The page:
Dave's Market Update
“Great week for all berries this week. Nothing is dear, nor especially cheap but all very affordable and excellent quality.
My pick this week is blackberries because it’s the cheapest they have been for quite a while. Mangoes are still great value. Our stacks are now all Katherine fruit which is far superior to the Darwin fruit in terms of its keeping qualities however imperfects are where the bargains are to be had. Seedless melon is excellent and way back in price and avocados continue to be very good.
We have our first cherries in store this week. I am usually very wary of the early fruit, however this fruit is a new variety, the Royal Tioga and are quite a decent cherry. It looks like our best cherry season for years coming up.
Plenty of everything again this week. Starting with tomatoes where we have Tiny Toms on special and Cherry Truss as with last week, great value and Sweet Delights all well priced. All cucumbers are cheap and great quality. Iceberg lettuce very reasonably priced. A great week for a summer salad.”
- David Harris
Dave's Pick of the Week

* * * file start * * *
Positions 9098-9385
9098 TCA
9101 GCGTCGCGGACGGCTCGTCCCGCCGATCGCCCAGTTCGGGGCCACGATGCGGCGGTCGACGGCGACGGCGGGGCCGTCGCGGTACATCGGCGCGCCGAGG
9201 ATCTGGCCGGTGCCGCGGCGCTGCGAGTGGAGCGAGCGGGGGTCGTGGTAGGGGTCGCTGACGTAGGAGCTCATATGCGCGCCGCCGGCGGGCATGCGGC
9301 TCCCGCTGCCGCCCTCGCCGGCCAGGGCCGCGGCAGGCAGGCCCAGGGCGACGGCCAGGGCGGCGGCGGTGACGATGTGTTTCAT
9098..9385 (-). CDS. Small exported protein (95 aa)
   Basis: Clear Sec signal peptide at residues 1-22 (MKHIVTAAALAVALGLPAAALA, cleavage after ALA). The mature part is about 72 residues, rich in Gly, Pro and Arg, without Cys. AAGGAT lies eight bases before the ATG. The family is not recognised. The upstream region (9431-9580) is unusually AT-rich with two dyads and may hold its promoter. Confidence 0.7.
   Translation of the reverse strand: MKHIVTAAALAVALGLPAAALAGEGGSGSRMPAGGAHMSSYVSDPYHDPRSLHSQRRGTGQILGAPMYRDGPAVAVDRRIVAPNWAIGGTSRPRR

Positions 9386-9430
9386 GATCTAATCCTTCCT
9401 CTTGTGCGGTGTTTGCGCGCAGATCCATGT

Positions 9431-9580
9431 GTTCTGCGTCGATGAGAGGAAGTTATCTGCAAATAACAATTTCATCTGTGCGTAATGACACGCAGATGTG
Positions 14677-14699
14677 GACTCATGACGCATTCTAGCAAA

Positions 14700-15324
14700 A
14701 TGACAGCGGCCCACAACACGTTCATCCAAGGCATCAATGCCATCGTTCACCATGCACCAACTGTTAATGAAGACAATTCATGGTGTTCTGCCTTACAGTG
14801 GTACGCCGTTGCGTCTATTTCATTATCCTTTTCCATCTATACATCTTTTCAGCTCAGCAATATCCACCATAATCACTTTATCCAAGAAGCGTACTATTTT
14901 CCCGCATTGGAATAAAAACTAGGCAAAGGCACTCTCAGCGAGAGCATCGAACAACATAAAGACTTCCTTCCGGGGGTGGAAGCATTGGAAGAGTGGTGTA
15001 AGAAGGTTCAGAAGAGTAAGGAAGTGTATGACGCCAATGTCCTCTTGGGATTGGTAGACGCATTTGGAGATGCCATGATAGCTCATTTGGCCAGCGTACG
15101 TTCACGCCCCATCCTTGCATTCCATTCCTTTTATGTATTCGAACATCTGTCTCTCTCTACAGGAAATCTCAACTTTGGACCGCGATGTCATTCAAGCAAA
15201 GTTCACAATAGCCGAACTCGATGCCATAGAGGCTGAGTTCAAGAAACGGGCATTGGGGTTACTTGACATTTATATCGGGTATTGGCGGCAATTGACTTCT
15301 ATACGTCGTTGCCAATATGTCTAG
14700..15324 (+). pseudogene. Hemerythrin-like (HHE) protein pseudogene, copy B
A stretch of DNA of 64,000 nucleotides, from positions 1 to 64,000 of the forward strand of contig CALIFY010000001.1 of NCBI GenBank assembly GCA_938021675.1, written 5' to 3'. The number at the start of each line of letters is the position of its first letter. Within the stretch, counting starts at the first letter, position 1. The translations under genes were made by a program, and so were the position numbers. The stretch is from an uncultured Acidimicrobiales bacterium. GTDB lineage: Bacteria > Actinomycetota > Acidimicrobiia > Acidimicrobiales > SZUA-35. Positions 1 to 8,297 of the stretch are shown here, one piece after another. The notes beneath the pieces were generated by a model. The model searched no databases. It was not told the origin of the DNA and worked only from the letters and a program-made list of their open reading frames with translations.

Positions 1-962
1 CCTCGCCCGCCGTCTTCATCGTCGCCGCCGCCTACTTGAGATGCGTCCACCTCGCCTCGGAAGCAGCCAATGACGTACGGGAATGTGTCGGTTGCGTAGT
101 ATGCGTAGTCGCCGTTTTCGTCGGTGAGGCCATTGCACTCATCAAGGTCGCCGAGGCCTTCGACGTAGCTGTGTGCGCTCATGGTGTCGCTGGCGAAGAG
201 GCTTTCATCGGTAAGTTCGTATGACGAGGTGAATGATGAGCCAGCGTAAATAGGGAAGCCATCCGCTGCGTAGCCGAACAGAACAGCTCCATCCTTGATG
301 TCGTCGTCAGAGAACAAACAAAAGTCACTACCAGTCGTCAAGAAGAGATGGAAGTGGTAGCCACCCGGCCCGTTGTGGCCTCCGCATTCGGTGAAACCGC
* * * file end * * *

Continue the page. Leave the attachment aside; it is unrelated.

“Just a few years ago, we only had the traditional wild varieties and the season was 4 or 5 short weeks late January to early March. Forward to today, we have fabulous, sweet, juicy plump varieties nearly twelve months of the year. Blackberries are now around twenty five percent of our berry category.Many of the commercial farms now have thornless varieties which makes the harvest far less problematic. They become more popular every year and sales will soon equal strawberry sales! They are really plentiful this week, so make sure to look for a bargain in your local HFM store.”-David HarrisHOW TO PICK:Look for plump, firm, fully black berries.HOW TO STORE:To store blackberries, put them in a shallow container and place them in a cool spot or in the refrigerator as soon as you can after picking. Fresh blackberries are very perishable and should be eaten or frozen with two or three days of picking.Blackberries freeze well, and frozen berries can be used for making ice creams, sherbets, pies or dessert sauces. To freeze them, just arrange them in a single layer on a cookie sheet. Put the cookie sheet in the freezer for an hour or two, then pour the frozen berries into a large plastic bag or container. Frozen, they'll keep for as long as 10 months.